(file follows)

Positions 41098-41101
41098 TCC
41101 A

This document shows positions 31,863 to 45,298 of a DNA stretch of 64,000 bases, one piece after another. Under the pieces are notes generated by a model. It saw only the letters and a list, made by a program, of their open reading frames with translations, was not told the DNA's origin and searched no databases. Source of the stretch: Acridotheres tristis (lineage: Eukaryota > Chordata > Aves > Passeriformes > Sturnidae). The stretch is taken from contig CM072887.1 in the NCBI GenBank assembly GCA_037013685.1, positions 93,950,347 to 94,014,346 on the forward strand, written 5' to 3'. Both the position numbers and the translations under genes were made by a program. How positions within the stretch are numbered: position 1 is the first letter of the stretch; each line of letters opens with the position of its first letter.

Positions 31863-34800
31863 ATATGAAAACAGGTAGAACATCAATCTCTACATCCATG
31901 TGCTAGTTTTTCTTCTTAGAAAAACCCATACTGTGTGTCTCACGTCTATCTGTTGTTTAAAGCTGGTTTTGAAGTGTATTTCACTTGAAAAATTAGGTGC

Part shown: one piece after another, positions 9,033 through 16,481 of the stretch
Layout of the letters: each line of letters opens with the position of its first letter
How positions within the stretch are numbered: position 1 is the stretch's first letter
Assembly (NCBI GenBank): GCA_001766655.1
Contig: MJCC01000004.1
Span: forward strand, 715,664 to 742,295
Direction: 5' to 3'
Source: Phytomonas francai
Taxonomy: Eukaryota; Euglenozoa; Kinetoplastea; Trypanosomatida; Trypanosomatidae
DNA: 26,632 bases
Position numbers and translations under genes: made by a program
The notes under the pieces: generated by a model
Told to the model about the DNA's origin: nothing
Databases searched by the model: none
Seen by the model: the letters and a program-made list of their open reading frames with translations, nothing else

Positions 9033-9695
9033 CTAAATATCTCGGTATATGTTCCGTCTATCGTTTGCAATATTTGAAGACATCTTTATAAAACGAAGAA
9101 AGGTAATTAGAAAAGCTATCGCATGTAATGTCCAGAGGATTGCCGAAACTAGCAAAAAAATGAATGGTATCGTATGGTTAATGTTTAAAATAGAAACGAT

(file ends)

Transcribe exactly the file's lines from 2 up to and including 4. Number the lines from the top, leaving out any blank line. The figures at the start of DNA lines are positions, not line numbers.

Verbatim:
41098 TCC
41101 A

This document shows positions 31,863 to 45,298 of a DNA stretch of 64,000 bases, one piece after another. Under the pieces are notes generated by a model. It saw only the letters and a list, made by a program, of their open reading frames with translations, was not told the DNA's origin and searched no databases. Source of the stretch: Acridotheres tristis (lineage: Eukaryota > Chordata > Aves > Passeriformes > Sturnidae). The stretch is taken from contig CM072887.1 in the NCBI GenBank assembly GCA_037013685.1, positions 93,950,347 to 94,014,346 on the forward strand, written 5' to 3'. Both the position numbers and the translations under genes were made by a program. How positions within the stretch are numbered: position 1 is the first letter of the stretch; each line of letters opens with the position of its first letter.